How to Reprogram Your Thinking to a Savings Mindset

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Saving Money
Want to get into a savings mindset? You might have to reprogram your thoughts on saving a bit. Here's how to make it enjoyable so you stick with it!

When you feel trapped by debt or stuck in a cycle of spending, you might not even know where to begin when it comes to saving money.

You know you need to, but you just can’t figure out where in your budget you’ll be able to pull that money from. It stresses you out and so you stop thinking about it, at least until next month.

The first step is the hardest. Everything after that just becomes habit.

The First Step Toward a Savings Mindset

The very first thing you need to do is to relax a little. If you’ve been stressed out over your finances for months, or if you feel totally out of control, take a deep breath.

You want to learn how to save from a place of calm, not a place of stress. Saving is super easy once you get the hang of it, so just tell yourself that. Take a deep breath. Now let’s begin.

Mind Over Matter

Saving money is more of a mindset than anything else. Once you decide you’re going to save money, you start looking for ways to do so.

Maybe you stop eating out or you start walking to work once a week. Then you notice how easy that was, and you step it up a notch: you stop buying clothes for a month. Then you stop paying for cable.

You’re saving money all over the place now! But how do you get into that mindset in the first place?

Think about what savings would do for your life. Right here, right now. If I told you that you had $5,000 just sitting in a savings account, how would that change your life?

Maybe you could pay off some debt. Maybe you could buy school supplies for your kids. Maybe you could travel for a month. Maybe you could put a payment down on a car. Maybe it would provide you with some financial security and you could sleep better, knowing you had some money saved for a rainy day.

Finding Your Why

Now cling to that thought. That’s your motivation for savings. Each and every time you want to spend nonessential money, you should think of your motivation, or your “why.”

Carry a picture of your goal if that’s possible. Make a vision board and put it in your bedroom, your locker, or at your desk. You need to keep a reminder of what you’re working toward nearby in order to keep going.

The trick of saving is that if you have a goal in mind, you’ll save much faster. Knowing you want a car by the end of next year will keep you motivated through the next 16 months. If you have a concrete goal you can work towards every day, saving becomes like a game. Each $10 you manage to keep in your savings account and not spend is $10 closer to your goal.

Make Saving Fun!

It helps to think of savings like a game. A game where the less you spend, the stronger you become. You remember how in Mario, when you walked into a mushroom, you grew taller and were able to take a hit before dying? That’s what your savings account does. It’s the ability to take a financial hit without any nasty repercussions.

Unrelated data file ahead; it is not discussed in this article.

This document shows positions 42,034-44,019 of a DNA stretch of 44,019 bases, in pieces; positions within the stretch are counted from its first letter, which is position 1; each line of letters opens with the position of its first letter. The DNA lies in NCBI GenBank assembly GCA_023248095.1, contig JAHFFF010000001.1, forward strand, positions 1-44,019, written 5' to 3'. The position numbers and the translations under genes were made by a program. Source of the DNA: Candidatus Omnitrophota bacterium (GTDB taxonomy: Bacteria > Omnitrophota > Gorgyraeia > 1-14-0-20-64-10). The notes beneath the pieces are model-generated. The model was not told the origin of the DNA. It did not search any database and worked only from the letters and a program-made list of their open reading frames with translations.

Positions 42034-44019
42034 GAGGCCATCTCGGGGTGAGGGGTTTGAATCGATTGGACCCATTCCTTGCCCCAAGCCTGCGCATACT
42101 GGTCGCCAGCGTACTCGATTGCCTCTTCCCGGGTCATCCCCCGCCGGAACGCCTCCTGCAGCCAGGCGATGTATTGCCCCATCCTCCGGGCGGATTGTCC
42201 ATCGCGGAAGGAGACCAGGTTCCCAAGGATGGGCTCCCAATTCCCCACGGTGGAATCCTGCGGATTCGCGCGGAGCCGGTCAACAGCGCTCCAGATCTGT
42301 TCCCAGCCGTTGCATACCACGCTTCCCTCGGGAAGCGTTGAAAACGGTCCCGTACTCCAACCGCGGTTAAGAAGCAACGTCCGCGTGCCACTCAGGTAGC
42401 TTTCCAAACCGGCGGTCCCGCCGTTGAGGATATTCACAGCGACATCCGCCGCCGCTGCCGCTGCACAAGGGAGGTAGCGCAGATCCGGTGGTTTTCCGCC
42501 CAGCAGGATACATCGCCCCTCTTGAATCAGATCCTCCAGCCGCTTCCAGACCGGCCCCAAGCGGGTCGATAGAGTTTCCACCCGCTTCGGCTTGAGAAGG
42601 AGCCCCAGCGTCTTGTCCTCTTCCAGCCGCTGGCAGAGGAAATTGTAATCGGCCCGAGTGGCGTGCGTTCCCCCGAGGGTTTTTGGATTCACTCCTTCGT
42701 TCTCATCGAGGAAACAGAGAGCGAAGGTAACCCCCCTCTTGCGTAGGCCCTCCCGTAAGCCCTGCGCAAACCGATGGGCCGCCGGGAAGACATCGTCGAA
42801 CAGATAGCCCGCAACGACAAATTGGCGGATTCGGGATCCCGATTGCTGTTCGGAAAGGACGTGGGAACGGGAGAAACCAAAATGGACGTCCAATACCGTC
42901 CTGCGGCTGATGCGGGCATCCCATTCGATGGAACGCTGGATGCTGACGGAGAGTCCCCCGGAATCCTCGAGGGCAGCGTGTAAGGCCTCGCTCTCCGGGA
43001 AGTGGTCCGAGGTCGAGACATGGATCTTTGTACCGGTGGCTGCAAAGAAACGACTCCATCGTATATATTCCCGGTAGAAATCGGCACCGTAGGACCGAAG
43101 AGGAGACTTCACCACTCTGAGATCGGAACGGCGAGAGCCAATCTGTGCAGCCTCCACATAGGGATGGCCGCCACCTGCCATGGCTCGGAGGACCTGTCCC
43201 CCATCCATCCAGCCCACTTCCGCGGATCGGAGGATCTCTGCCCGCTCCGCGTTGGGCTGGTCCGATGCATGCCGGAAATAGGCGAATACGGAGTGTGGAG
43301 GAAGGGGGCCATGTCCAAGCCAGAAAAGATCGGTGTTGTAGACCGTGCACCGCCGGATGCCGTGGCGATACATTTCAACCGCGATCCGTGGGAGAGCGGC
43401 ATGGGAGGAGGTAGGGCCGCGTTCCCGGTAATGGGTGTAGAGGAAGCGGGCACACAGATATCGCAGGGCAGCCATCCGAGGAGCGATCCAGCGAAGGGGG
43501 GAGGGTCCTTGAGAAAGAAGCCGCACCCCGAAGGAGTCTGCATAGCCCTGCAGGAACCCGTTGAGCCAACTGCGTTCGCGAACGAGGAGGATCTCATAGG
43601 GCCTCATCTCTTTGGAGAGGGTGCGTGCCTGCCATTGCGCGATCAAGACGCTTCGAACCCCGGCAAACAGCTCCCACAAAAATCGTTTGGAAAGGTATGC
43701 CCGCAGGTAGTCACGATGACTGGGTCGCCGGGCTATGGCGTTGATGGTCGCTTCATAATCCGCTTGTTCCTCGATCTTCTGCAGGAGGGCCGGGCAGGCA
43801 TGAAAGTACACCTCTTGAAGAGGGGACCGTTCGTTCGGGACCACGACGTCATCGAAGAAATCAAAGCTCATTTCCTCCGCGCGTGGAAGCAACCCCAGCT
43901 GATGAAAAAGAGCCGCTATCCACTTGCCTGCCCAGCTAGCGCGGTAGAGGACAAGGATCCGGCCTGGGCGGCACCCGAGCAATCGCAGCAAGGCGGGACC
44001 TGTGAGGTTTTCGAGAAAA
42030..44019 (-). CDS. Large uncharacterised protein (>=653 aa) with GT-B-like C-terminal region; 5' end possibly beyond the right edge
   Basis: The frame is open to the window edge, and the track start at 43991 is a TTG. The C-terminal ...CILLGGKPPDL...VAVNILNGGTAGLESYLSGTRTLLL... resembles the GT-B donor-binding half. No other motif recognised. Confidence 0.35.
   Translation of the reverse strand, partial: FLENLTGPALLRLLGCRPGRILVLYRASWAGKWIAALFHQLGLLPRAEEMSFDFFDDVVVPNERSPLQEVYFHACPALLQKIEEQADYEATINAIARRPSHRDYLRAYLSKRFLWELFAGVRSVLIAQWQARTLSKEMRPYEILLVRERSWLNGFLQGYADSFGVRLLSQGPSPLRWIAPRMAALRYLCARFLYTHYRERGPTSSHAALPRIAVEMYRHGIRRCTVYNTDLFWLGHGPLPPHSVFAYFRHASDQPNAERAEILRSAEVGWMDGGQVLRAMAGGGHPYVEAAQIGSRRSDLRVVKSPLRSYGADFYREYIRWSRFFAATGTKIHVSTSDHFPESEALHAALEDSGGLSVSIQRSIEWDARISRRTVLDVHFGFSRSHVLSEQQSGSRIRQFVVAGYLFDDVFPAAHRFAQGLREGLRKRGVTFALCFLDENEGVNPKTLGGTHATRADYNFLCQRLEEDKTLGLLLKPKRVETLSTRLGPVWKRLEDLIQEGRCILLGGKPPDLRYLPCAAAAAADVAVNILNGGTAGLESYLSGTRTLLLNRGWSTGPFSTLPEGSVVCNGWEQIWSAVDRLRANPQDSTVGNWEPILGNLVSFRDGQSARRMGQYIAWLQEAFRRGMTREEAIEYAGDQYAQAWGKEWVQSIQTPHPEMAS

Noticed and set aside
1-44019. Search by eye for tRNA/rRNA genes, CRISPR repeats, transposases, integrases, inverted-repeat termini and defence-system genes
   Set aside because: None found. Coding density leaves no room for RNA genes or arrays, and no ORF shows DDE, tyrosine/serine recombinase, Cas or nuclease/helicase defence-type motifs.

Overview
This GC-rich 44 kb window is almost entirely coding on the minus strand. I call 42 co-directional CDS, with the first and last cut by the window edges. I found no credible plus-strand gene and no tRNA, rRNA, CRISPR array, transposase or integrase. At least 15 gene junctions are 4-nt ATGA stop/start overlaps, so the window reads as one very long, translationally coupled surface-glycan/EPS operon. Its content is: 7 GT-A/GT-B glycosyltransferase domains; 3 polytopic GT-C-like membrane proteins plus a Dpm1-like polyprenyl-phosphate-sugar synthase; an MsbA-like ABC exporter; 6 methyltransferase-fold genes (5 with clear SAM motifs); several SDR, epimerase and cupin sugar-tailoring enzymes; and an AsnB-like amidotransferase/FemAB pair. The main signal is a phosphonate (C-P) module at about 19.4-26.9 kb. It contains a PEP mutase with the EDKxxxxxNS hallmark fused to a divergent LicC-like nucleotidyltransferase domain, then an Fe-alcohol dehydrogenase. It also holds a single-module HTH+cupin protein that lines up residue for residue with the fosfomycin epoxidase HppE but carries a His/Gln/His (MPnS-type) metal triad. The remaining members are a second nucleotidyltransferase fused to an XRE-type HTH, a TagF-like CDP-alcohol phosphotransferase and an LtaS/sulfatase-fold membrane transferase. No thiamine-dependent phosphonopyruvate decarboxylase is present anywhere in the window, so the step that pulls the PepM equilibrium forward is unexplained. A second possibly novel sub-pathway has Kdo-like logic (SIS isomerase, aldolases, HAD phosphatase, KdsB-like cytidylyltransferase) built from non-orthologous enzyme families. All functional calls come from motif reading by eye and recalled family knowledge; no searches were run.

That alone is motivation to me! Knowing the more I save, the more stable I am, is a huge motivator for me. I’ve been in a situation before where a $500 bill would have wiped my account clean. I want to be in a position where I can get a $5,000 bill and know I can comfortably pay it and all my other bills without going into debt. That’s my personal dream.

Figure Out Where You Can Save

After you give yourself a goal, you’ll naturally start taking steps to reach it. Examine your budget and challenge yourself to make it shrink. Get creative, too. We all know that going out to eat or driving are big money sucks, but there are a million ways you can save.

I’ll use my life as an example. I have pretty low expenses as it is. I have rent, health insurance, food, and gas as my bare essentials. I work from home, I wear second-hand clothes, and I only attend free lectures and movies for entertainment outside my house. What can I possibly cut in such a bare bones budget?

Never fear, there’s always something. I switched from name brands at the grocery store to generic. I started working at the library instead of a coffee shop when my house started driving me nuts. I hosted a clothing swap instead of hitting up Goodwill.

Lots of little things add up to big things. If you save $10 in ten different areas of your life, all of a sudden you’ve got $100 saved. That’s a nice bit of money to kickstart a savings account.

It’s worth it to reprogram your thinking into a savings mindset. You’ll begin to see areas all over the place where you can save money. Once you start you’ll want to keep going and watch your progress add up!

Have you had to change your perspective on saving to get excited about it? What worked best for you? What are you currently saving up for? 

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